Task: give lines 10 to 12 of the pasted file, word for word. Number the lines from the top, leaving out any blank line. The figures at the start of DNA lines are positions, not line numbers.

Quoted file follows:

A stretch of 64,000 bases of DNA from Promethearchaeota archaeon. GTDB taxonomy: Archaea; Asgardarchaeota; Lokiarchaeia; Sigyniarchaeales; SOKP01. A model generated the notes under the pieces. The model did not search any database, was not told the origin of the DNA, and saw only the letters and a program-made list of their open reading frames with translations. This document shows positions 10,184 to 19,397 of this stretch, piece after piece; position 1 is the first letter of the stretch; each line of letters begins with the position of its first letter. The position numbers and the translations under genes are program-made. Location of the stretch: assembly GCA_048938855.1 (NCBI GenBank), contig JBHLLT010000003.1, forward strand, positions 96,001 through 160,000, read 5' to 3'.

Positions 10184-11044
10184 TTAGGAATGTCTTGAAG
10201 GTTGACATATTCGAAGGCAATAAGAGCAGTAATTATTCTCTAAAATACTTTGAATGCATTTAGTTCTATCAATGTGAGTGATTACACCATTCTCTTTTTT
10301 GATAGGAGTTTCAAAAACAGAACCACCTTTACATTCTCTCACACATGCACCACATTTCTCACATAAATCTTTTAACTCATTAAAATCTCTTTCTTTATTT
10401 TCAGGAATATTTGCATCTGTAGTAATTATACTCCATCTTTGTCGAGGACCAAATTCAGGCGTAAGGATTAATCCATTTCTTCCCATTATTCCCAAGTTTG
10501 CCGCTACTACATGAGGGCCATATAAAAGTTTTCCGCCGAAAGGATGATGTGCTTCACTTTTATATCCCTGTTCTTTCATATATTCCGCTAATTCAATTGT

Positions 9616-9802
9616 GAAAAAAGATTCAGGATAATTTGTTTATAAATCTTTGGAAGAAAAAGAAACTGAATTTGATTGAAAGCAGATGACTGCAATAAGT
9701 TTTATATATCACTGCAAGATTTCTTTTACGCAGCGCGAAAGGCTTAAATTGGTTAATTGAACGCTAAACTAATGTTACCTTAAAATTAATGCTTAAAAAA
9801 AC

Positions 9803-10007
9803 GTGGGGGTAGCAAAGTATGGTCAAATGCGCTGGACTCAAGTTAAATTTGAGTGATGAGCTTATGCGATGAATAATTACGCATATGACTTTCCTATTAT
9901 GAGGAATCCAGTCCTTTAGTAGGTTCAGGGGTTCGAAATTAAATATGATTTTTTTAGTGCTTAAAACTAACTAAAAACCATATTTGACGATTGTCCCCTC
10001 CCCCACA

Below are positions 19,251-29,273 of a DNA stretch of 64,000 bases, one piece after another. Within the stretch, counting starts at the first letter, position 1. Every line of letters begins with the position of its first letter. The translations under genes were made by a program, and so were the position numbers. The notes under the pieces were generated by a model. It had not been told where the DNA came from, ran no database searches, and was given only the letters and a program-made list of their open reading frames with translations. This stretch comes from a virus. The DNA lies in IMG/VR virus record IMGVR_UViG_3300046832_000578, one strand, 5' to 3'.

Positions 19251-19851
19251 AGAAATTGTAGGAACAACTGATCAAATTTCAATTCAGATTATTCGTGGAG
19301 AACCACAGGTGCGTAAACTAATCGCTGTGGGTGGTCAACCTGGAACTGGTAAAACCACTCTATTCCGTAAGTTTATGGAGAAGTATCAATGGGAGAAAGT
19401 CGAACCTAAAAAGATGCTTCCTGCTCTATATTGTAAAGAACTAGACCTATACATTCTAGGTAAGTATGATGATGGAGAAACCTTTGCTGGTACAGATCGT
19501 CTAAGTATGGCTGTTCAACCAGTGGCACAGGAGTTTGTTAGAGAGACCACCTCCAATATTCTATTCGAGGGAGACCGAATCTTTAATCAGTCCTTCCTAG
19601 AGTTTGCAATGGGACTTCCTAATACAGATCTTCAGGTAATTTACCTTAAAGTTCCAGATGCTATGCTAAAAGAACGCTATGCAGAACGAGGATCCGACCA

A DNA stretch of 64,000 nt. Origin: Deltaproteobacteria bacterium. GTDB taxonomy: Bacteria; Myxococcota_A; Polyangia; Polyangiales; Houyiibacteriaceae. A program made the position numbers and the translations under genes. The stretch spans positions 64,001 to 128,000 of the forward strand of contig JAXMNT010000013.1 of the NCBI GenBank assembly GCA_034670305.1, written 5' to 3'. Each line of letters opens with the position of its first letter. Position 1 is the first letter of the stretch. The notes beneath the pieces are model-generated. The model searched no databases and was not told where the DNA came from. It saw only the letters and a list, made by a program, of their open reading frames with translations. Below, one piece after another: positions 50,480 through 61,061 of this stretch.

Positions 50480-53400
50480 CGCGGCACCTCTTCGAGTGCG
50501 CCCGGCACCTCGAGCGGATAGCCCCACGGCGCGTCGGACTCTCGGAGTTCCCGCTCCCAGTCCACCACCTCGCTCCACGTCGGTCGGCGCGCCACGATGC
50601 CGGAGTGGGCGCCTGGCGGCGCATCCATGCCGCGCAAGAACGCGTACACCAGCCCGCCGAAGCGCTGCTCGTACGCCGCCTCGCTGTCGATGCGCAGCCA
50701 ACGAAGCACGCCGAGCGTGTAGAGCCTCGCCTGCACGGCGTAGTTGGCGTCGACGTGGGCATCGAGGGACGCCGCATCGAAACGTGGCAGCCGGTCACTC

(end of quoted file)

9701 TTTATATATCACTGCAAGATTTCTTTTACGCAGCGCGAAAGGCTTAAATTGGTTAATTGAACGCTAAACTAATGTTACCTTAAAATTAATGCTTAAAAAA
9801 AC

Positions 9803-10007